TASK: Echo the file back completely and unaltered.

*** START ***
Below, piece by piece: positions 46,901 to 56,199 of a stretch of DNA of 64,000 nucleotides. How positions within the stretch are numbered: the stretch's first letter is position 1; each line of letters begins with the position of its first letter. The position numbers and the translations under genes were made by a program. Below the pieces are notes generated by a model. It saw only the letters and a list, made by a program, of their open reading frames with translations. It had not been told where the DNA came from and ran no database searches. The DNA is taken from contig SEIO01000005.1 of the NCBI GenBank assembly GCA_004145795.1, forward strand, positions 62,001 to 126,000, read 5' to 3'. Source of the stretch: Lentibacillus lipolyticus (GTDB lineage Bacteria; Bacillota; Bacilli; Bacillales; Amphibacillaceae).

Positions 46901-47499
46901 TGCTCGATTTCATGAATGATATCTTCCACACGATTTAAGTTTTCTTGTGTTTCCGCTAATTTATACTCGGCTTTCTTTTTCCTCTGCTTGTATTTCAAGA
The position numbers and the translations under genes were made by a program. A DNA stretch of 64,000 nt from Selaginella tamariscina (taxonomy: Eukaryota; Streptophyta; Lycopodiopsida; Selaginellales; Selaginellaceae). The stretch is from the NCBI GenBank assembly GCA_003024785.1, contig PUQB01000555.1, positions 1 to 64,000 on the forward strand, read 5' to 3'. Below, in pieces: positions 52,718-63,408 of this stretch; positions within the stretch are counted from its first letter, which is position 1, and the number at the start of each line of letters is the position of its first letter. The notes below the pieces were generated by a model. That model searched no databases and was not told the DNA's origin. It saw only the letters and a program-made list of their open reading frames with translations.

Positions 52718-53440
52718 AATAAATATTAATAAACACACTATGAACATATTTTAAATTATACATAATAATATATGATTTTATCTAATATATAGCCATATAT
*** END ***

Below, piece by piece: positions 46,901 to 56,199 of a stretch of DNA of 64,000 nucleotides. How positions within the stretch are numbered: the stretch's first letter is position 1; each line of letters begins with the position of its first letter. The position numbers and the translations under genes were made by a program. Below the pieces are notes generated by a model. It saw only the letters and a list, made by a program, of their open reading frames with translations. It had not been told where the DNA came from and ran no database searches. The DNA is taken from contig SEIO01000005.1 of the NCBI GenBank assembly GCA_004145795.1, forward strand, positions 62,001 to 126,000, read 5' to 3'. Source of the stretch: Lentibacillus lipolyticus (GTDB lineage Bacteria; Bacillota; Bacilli; Bacillales; Amphibacillaceae).

Positions 46901-47499
46901 TGCTCGATTTCATGAATGATATCTTCCACACGATTTAAGTTTTCTTGTGTTTCCGCTAATTTATACTCGGCTTTCTTTTTCCTCTGCTTGTATTTCAAGA
The position numbers and the translations under genes were made by a program. A DNA stretch of 64,000 nt from Selaginella tamariscina (taxonomy: Eukaryota; Streptophyta; Lycopodiopsida; Selaginellales; Selaginellaceae). The stretch is from the NCBI GenBank assembly GCA_003024785.1, contig PUQB01000555.1, positions 1 to 64,000 on the forward strand, read 5' to 3'. Below, in pieces: positions 52,718-63,408 of this stretch; positions within the stretch are counted from its first letter, which is position 1, and the number at the start of each line of letters is the position of its first letter. The notes below the pieces were generated by a model. That model searched no databases and was not told the DNA's origin. It saw only the letters and a program-made list of their open reading frames with translations.

Positions 52718-53440
52718 AATAAATATTAATAAACACACTATGAACATATTTTAAATTATACATAATAATATATGATTTTATCTAATATATAGCCATATAT